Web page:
Angiography and embolization of the AVM was planned for postoperative day one. Anesthetic goals were strict control of hemodynamics and ICP once again. An abdominal uterus necessitated RSI. Elective Glidescope intubation was again accomplished without difficulty. Anesthesia was maintained with remifentanil and sevoflurane with non-depolarizing muscle relaxants for paralysis. Hemodynamic parameters and ICP were kept within the same target ranges. Neuromuscular blockade was reversed, and the patient was extubated uneventfully.

This case presented multiple clinical dilemmas to the care teams involved:

  1. Should the pregnancy be terminated? If not, should it progress to term?
  2. Should neurosurgical intervention proceed prior to delivery?
  3. At what gestational age should preterm delivery be performed to get the best possible outcome for the fetus?
  4. What is the safest mode of delivery in parturient with intracranial AVM?
  5. What mode of anesthesia should be instituted?

Answers to the above questions may vary with institutional practice and clinical presentation. Our patient was symptomatic with a Borden ll/Cognard llb dural AVF at a precarious location. Abnormal vessels were identified on either side of the pons, creating a mass effect on the right cerebellar hemisphere and right side of the brainstem.

We were concerned that hemorrhage, if occurred, was likely to be unannounced. Treatment during pregnancy was also fraught with complications such as the need for surgery following an attempted embolization, risk of large radiation exposure to the fetus, and difficulty in management of a high output cardiac state during surgery. An emergent delivery under duress would incur greater fetal/neonatal harm. We concluded that delaying intervention and allowing the pregnancy to progress carried a very high risk of maternal and fetal harm compared to expediting the delivery and proceeding with AVM treatment. Hence, the pregnancy was continued under close observation until 30 weeks gestational age, followed by Cesarean delivery and embolization of AVM the following day. This timeline was strategically chosen to allow for hemodynamic recuperation and to avoid the anticoagulation needed for embolization for 24 hours post Cesarean delivery.

A review of literature brings to light one study which reported pregnancy related hemorrhage from aneurysms and AVMs that attributed 5-12% of all maternal deaths during pregnancy and 17% of fetal mortality to AVM or aneurysmal complications (1,2). Another study reports 21 ischemic strokes and 11 hemorrhagic strokes among 58,429 deliveries and 4 out of 11 cases resulted from AVM rupture (3). A recent study, which is one of the largest cohorts describing hemorrhage risk of brain AVM during pregnancy from Johns Hopkins, found an overall annual hemorrhagic risk of 1.34%, which was 1.30% during the nonpregnant period and 5.7% during pregnancy and puerperium (4).
Xiani et. al. retrospectively reviewed 67 cases of AVM with pregnancy and concluded that hemorrhage risk of AVM in pregnancy is low. Vaginal deliveries seemed not to increase the hemorrhage risk in unknown AVM gravidas. They did not recommend prophylactic surgical resection of unruptured AVM for women considering pregnancy (5).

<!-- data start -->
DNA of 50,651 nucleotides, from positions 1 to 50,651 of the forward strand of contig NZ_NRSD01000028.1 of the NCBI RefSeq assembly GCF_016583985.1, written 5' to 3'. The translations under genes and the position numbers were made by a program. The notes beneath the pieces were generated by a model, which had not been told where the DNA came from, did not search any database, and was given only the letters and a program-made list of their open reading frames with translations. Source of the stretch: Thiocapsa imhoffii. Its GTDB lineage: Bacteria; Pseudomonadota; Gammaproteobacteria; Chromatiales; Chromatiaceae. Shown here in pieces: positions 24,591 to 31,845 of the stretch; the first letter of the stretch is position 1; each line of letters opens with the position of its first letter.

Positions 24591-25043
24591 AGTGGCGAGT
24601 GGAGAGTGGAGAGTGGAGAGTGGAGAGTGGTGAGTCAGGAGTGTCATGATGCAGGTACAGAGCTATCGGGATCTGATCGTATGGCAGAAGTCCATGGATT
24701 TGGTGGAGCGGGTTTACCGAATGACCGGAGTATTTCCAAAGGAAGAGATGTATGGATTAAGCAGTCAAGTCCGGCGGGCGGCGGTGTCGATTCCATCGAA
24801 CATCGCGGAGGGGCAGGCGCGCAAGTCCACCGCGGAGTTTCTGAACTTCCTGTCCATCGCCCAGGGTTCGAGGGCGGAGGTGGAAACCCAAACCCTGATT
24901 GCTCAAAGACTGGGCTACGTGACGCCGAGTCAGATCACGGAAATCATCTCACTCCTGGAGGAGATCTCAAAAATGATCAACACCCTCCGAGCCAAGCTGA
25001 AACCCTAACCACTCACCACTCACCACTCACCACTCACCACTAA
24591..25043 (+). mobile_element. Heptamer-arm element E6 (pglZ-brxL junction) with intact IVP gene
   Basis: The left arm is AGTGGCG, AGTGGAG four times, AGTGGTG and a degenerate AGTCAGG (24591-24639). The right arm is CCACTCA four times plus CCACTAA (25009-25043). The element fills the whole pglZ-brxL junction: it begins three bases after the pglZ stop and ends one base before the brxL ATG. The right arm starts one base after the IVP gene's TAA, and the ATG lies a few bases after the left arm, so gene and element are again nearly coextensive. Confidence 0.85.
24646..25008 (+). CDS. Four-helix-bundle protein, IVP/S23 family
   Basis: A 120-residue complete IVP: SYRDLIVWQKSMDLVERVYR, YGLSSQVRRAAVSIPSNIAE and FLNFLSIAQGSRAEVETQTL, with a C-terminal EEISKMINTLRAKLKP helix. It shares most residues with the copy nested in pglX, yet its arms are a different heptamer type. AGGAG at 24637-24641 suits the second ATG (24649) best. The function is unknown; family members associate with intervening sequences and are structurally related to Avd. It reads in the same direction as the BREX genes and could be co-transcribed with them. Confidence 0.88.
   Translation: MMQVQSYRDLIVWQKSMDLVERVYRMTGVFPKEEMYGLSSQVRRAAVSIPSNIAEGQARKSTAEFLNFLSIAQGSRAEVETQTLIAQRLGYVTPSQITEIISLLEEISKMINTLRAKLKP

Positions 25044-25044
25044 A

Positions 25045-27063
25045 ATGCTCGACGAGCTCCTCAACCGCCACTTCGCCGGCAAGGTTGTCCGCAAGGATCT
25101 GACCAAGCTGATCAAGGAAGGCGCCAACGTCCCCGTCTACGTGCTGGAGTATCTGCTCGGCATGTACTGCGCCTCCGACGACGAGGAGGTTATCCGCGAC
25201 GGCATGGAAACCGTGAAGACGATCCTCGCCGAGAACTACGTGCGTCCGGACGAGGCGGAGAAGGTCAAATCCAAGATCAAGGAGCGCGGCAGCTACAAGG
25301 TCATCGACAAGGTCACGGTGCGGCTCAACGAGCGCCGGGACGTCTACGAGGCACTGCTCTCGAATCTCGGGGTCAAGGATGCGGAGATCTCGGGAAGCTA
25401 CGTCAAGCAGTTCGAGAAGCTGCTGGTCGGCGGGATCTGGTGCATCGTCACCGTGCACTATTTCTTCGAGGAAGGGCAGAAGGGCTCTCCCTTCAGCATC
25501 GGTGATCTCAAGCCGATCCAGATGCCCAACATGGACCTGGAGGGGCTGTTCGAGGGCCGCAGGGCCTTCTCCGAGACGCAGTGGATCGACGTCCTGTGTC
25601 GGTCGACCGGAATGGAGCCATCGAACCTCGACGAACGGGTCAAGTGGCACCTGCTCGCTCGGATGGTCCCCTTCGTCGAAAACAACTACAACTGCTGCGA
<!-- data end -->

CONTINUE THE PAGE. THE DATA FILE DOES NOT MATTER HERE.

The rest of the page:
However, some authors suggest that early surgical intervention of AVM before delivery lead to improved maternal and fetal prognosis (6,7). Fukuda K et. al. described pregnancy and delivery management in nine patients with AVM. They suggest a removal of AVM during pregnancy in cases with immature fetus and low operative risk and a modified vaginal delivery/Cesarean section prior to AVM management in cases of mature fetus or late pregnancy (8).

A Cesarean delivery was unanimously agreed upon.  However, the mode of anesthesia was up for debate. Epidural anesthesia was a plausible option as it offered the advantage of keeping the blood pressure low, thereby guarding against a potential AVM rupture. It also would safely accommodate the auto transfusion after removal of the placenta, in addition to providing adequate postoperative analgesia.

Carvalho CS et at. reported a case in 2013 where a pregnant patient, healthy prior to pregnancy, with a history of SAH at 22-week gestation, was allowed to progress to 39-week of gestation and then taken for Cesarean section under Epidural anesthesia. Their rationale for using an neuraxial block over general anesthesia was the hemodynamic advantage and the reason for favoring epidural over spinal was the gradual onset of sympathetic blockade and the existence of compensating phenomenon with the former (9). However, our concern was an inadvertent dural puncture which could cause ICP to plummet, thereby causing a dramatic decrease in intramural pressure.

Lastly, the stability of the blood patch if needed would also be at stake given the high probability of anticoagulation during the embolization scheduled the following day. In our minds, a secure airway and better control of hemodynamic parameters offered by general anesthesia outweighed the blood pressure lowering virtues of epidural anesthesia.

Pregnancy with symptomatic intracranial AVM poses a clinical challenge and demands a multidisciplinary approach. We decided upon preterm delivery at 30 weeks gestational age under general anesthesia and AVM embolization the following day. Our patient’s hemodynamics and ICP were closely monitored throughout her stay and were kept within our target ranges. Maternal and fetal outcome were excellent. However, a lack of guidelines to direct management, questions regarding timing of neurosurgical intervention relative to delivery, and the choice of anesthetic management remain unanswered and call for larger studies.